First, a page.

Here’s How You Will Be Affected by The Housing Correction
By Lindsay Frankel
The housing correction favors no one, but some will be hurt more than others.
The rapid price boom many housing markets experienced during the pandemic is slowing down, and many economists expect a housing market correction. The good news is that the housing market isn’t expected to crash. The bad news is that the housing market is entering a new era that isn’t likely to benefit anyone specific.
Homes listed in 2023 may stay on the market longer, and sellers may not realize the same profits they could have six months ago. Meanwhile, even if buyers can snag a lower price on a home in some markets, high interest rates are hurting affordability. Agents are already hurting from the slowdown in selling activity, and investors will need to adapt to new conditions that are making some investment strategies impractical. No one wins. However, everyone can be mindful of housing forecasts and adjust their plans to capture the best possible outcomes in a difficult situation. (contiued below)
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The Impact on Sellers
The Market Is Already Shifting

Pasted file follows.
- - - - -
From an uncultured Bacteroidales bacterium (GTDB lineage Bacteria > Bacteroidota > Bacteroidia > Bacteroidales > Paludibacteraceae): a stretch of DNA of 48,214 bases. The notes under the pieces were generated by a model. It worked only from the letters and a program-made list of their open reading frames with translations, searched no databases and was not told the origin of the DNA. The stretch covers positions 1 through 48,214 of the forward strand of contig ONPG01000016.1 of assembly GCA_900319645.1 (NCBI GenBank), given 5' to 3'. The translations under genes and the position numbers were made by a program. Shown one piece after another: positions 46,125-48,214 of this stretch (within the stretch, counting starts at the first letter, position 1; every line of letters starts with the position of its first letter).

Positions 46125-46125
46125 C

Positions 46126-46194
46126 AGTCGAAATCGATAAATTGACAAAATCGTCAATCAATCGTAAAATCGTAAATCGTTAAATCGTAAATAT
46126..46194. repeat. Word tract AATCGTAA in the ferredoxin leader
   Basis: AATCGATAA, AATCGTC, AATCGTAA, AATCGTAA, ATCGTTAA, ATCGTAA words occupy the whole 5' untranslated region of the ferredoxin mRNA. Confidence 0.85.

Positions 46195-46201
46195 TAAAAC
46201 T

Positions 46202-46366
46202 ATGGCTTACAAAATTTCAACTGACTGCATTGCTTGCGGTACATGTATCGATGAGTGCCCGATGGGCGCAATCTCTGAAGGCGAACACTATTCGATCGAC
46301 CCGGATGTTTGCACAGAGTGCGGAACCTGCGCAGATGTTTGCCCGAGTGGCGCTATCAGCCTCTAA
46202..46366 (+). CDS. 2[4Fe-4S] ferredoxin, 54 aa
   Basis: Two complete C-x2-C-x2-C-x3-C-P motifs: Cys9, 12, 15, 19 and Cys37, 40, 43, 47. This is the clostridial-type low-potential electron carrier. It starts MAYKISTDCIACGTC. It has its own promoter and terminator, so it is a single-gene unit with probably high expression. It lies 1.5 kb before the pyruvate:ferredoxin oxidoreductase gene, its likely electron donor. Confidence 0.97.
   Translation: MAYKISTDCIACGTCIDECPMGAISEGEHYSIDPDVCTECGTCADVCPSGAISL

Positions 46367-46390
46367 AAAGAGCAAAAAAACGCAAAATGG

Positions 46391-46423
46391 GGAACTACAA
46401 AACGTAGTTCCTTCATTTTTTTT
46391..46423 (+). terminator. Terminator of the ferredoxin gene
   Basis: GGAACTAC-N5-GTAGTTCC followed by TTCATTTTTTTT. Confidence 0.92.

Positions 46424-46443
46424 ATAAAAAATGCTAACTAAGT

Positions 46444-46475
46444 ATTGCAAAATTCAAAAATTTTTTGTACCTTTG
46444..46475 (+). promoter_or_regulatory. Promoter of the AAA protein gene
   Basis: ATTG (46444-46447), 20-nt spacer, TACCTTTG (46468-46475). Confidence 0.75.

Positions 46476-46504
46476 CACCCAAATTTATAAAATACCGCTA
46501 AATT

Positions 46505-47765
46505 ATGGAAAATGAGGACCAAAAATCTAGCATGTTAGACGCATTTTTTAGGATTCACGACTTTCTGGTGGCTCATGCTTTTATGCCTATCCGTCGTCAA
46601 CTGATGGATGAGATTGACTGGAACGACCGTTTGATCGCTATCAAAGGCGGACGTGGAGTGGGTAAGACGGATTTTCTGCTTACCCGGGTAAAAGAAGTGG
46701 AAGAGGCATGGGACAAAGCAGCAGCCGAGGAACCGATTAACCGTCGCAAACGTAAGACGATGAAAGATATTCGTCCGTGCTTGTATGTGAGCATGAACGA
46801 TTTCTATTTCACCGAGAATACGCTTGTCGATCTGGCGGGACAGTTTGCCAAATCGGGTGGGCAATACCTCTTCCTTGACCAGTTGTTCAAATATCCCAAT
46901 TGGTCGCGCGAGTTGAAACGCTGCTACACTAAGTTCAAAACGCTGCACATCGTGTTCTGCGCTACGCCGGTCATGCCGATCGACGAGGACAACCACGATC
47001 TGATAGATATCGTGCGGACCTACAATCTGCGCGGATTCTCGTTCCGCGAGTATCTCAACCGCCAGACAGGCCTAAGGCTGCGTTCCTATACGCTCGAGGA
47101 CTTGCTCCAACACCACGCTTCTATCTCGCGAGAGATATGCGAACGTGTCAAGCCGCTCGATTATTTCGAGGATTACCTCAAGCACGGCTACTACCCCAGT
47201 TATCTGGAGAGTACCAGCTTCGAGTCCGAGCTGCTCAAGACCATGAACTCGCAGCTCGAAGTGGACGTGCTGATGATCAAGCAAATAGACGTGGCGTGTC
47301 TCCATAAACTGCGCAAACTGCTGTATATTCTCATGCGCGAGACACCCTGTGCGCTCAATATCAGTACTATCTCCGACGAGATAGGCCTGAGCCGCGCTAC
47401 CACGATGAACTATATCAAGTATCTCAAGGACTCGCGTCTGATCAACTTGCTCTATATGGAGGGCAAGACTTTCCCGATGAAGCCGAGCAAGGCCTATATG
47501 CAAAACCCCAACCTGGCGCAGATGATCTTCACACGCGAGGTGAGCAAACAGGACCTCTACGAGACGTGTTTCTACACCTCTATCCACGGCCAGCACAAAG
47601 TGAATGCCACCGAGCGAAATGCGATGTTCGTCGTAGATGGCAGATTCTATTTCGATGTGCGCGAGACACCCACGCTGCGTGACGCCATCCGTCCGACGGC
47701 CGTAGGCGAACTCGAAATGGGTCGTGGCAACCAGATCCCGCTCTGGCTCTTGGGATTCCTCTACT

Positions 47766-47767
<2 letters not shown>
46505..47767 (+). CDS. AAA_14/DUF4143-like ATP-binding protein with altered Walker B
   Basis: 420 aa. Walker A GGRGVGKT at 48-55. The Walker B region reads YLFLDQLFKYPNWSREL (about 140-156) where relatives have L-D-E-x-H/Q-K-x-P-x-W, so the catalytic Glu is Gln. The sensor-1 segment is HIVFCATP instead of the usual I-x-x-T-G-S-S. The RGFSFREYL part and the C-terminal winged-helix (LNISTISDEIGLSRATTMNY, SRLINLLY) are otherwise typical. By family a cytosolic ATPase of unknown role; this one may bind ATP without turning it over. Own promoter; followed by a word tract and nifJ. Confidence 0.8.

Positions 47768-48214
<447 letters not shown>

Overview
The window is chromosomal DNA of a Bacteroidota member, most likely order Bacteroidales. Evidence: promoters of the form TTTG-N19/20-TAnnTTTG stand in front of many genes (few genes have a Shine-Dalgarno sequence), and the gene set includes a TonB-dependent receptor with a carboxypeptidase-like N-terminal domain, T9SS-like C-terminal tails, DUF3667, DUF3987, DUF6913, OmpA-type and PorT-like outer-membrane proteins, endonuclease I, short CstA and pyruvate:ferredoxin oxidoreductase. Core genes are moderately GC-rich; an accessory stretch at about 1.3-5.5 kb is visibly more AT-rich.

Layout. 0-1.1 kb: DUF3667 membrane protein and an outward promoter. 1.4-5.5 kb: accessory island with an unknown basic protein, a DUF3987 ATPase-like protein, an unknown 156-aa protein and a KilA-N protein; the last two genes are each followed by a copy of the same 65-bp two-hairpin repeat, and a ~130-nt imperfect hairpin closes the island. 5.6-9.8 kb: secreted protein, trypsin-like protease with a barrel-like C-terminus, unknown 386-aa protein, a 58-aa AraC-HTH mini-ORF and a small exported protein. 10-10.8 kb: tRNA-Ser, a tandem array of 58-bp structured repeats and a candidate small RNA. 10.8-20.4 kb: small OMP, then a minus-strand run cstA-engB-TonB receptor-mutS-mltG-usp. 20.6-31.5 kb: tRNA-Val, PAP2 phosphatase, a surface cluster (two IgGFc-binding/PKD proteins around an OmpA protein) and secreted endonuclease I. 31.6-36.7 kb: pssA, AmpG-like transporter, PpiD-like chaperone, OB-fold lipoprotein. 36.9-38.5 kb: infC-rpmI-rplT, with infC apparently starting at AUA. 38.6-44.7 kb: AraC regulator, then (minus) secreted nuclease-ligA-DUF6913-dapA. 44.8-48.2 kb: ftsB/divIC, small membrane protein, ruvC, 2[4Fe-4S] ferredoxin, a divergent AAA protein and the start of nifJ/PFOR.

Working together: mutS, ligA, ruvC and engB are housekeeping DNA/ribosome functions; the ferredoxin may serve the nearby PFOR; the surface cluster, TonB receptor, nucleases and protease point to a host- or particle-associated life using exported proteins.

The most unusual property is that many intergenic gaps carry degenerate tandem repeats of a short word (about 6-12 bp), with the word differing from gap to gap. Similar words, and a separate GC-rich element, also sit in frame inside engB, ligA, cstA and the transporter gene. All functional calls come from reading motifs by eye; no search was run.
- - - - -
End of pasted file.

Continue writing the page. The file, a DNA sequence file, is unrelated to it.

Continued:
Sellers may be aware that listing now will mean a longer process and higher mortgage payments on a new home, but people still need to move. Inventory has begun increasing, leading to less competition, although inventory is still tight relative to pre-pandemic levels. The sale-to-list price ratio is dropping as well—gone are the days of multiple offers above-asking. And the median number of days a home stays on the market has been increasing since June. While trends in individual markets vary, many are shifting into the hands of the buyer.
Sellers Are Still Poised to Earn Profits
Existing home prices skyrocketed during the pandemic. Between December 2019 and June 2022, home prices rose 45%, the biggest jump since the U.S. national home price index was developed. The markets that saw the most rapid increases are slowing down the fastest, but even the most dire housing forecasts predict a drop of up to 30% in the most overvalued markets—not enough to wipe away the equity gains most homeowners experienced, though some individuals could lose money to bad timing.
Some families could stand to earn up to $1 million in untaxed capital gains if the More Homes on the Market Act, which the National Association of Realtors endorses, passes. The legislation would double the threshold for the capital gains exclusion, which is now $250,000 for single filers and $500,000 for married couples. The law may encourage previously hesitant homeowners to downsize, the NAR says.
But it’s a difficult time for growing families to move to a larger home. Sellers who bought their homes during the homebuying boom, when interest rates were low, may face unaffordable mortgage payments if they try to trade up. The monthly payment on a 30-year fixed mortgage for a median-priced home has more than doubled since the second quarter of 2020, based on new mortgage rates and elevated prices.
Timing Is Everything